This Week in Sound: Post-Alaska and ER Sonics …

Plus: sound design documentary and sound branding

A lightly annotated clipping service:

— Newest Yorker: John Luther Adams has been having a moment for several years now. The composer, who at the most fundamental level is appreciated as someone who artfully interweaves field recordings with orchestral arrangements, has been the subject of numerous profiles, including one on his obsession with baseball (“It’s ironic, isn’t it, that in my day job I keep score, and in my avocation I keep score, too?”). Now in the New Yorker, he writes at length about leaving his longtime home in Alaska, a state synonymous with his music, for a Manhattan apartment. Side note: It is remarkable to learn that two of your heroes were correspondents: “Here is my correspondence,” he writes, “with Edward Abbey, who first wrote to me after hearing my setting of the song of the hermit thrush over the radio.”

— ER Sonics: Even when stuck in the hospital due to what was initially suspected to be a stroke, author Warren Ellis (Transmetropolitan, Trees, Gun Machine) is always listening: “Spend more than half an hour in an MRI and you will find yourself identifying every electronic noise from the last fifteen years of techno music. The MRI is the ursprache of the sound of the 21st Century.”

— Documenting Sound: The Image of Sound is a short film (under 13 minutes) by Amar Dusanjh profiling three sound professionals — Richard Addis (sound designer on the TV series Human Universe), Eddy Joseph (sound editor on Harry Potter and Casino Royale), and Dirk Maggs (who directed the radio production of Hitchhikers Guide to the Galaxy) — on the role of sound in media. (Found via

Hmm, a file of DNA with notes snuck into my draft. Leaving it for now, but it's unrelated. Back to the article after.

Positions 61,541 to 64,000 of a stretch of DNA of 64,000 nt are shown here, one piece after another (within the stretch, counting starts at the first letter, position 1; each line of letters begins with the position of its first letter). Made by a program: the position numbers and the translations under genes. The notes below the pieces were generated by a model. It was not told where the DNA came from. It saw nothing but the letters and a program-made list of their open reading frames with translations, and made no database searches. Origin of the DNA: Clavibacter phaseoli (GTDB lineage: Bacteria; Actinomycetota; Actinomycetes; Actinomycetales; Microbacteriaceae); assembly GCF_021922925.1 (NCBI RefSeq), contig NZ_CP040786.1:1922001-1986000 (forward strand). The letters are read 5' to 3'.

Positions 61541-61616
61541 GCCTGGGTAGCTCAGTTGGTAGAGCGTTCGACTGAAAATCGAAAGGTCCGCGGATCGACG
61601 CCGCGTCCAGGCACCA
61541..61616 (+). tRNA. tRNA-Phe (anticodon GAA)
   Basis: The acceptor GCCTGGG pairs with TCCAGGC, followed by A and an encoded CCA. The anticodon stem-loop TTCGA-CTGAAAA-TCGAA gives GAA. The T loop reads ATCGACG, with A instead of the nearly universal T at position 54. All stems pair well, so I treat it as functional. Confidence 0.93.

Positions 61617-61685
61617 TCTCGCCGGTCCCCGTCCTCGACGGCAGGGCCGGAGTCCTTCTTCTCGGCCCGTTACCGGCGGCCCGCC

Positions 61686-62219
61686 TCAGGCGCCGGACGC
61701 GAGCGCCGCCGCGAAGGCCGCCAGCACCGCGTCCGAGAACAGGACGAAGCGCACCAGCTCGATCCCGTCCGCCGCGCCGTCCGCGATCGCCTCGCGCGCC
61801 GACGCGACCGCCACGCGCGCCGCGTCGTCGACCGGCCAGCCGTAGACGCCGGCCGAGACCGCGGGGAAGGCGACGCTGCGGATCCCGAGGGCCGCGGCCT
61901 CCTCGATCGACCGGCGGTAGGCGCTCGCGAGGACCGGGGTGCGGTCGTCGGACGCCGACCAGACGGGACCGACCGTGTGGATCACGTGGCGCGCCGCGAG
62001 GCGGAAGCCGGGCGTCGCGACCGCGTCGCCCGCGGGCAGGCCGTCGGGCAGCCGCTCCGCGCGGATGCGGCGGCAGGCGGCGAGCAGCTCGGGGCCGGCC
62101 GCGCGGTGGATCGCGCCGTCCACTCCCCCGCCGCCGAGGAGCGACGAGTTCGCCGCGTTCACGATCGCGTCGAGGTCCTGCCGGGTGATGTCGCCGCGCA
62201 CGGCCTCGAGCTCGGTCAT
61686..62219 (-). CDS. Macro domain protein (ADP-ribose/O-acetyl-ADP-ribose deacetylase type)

— Sound Branding: Kevin Perlmutter talks about the work Man Made Music does in sound and branding: “Despite all of the research about how sound impacts us, and massive changes in our behavior brought on by technology, many of us are still relying on the same brand identity pillars — visual and verbal — that have been in place for decades.”

This first appeared in the June 23, 2015, edition of the free Disquiet “This Week in Sound”email newsletter:

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